The power of civilityBy: Jai Sen, March 2007 on: Mon 11 of Jun, 2007 14:56 IST (10547 Reads)
The role of NGOs : Globalisation from below ?
Certain further points come out of this, for the purposes of this paper. One, it is in these terms that we therefore need to take a deeper look at the roles of NGOs, or civil organisations – the vast majority of which belong to civil society and are led by middle and upper caste and class males – and at the critical roles that are today attributed to them not only by private foundations, which is more understandable, but also by so many analysts. Taking only as an example the work of Muto Ichiyo, while it is clear from the writings of this visionary thinker and political strategist that he is by no means unqualifiedly celebrating them, as some authors do, and to the contrary he is challenging them to review their role in society, on the other hand we need, I believe, to look far more critically at the proposition that he and others put forward that NGOs can and will play the role of helping “the people” come forward, towards a “steady but systematic replacement of NGOs with people’s organisations as the representation in the global arena”.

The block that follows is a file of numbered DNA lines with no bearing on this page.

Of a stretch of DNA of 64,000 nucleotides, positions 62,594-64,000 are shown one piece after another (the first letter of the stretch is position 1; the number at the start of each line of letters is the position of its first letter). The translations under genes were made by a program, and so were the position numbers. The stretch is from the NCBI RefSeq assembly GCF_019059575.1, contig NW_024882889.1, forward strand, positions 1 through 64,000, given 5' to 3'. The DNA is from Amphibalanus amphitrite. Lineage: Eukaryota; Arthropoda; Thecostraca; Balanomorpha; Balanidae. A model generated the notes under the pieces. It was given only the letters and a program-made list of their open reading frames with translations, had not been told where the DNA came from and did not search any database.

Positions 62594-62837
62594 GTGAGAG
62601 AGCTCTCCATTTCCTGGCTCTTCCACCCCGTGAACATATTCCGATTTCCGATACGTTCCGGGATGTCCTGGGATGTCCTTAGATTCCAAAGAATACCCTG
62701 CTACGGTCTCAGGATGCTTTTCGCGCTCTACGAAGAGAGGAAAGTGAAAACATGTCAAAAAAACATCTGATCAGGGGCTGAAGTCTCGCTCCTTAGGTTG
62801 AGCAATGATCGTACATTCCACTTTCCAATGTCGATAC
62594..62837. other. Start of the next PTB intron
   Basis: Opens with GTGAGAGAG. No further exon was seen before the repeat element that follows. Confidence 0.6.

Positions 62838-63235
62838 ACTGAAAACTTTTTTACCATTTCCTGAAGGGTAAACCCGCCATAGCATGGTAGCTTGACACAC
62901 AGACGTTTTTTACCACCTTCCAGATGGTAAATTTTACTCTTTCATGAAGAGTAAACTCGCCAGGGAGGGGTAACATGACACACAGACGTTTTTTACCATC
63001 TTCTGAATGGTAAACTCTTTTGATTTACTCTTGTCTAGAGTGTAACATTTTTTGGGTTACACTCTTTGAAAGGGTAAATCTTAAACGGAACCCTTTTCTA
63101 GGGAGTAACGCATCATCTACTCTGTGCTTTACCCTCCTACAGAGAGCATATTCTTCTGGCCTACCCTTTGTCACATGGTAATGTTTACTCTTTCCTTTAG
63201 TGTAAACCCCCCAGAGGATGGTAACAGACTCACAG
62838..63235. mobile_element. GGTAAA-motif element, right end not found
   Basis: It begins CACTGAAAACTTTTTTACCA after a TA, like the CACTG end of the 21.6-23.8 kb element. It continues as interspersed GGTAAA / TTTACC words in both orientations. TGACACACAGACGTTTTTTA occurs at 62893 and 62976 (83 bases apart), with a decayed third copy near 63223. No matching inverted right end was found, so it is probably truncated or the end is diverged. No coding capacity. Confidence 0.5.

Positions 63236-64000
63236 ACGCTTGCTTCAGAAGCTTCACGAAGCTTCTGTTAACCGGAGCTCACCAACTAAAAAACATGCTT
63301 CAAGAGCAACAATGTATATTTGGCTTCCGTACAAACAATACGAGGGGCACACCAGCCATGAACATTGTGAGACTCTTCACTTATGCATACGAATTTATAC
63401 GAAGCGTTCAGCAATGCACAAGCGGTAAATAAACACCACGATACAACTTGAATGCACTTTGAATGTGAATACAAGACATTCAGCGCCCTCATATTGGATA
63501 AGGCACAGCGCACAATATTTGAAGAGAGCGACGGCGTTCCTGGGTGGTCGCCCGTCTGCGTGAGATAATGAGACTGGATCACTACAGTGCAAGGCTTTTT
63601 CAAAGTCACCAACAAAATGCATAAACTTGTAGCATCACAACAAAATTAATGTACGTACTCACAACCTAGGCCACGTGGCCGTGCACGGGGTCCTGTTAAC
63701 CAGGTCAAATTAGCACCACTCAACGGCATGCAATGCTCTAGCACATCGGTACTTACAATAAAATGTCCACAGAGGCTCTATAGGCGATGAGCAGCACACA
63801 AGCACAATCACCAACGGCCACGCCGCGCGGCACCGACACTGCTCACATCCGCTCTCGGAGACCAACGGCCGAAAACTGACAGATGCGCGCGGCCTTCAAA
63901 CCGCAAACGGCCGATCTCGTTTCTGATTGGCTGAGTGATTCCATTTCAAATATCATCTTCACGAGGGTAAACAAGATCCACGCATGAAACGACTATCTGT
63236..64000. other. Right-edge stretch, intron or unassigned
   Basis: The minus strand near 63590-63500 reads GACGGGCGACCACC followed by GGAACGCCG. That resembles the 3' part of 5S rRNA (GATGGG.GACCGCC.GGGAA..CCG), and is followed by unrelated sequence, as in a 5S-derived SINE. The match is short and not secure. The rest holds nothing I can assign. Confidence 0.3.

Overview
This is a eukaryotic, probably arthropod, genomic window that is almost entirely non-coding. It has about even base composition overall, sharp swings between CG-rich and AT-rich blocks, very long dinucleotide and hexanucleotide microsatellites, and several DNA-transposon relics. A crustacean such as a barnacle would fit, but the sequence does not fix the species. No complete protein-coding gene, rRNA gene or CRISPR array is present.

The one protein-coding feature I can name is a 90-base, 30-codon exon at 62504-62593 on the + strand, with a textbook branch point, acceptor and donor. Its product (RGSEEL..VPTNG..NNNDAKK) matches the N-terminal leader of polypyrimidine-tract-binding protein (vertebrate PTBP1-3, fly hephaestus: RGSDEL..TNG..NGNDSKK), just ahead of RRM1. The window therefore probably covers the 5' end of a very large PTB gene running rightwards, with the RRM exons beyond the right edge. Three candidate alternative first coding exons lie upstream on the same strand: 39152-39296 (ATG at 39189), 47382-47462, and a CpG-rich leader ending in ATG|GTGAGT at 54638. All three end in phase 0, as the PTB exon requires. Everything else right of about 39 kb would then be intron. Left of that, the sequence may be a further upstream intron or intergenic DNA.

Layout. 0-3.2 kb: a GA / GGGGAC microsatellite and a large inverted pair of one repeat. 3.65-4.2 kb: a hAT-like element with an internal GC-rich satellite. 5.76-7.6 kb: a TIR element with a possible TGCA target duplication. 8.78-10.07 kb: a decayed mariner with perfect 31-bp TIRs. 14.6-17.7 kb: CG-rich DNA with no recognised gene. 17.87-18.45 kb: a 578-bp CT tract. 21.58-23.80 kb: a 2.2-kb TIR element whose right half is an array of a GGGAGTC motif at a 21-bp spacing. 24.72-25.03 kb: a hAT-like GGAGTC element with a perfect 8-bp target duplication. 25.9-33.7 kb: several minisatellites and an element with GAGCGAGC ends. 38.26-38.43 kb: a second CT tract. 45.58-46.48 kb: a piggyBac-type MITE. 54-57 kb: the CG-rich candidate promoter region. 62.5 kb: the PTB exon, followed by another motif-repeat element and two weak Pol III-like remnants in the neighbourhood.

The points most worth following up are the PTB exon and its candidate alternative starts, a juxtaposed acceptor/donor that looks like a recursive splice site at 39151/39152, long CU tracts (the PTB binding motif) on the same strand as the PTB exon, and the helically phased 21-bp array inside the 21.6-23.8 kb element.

While I would like to share this hope, my experience and research into transnational civil politics suggest that in practice, the reverse of this has been happening and will continue to happen. While one result of NGO mobilisation is greater participation by ‘the people’, another is that such organisations, and their leadership, tend also to move to constantly more powerful positions, often behind the scenes, at national and global levels. We therefore need to be more aware of the structural dynamics involved in such situations – and to be sceptical about the possibilities of this happening without much greater mobilisation on the ground, among ‘the people’ – and by the people themselves, such that they are capable of challenging civil tendencies.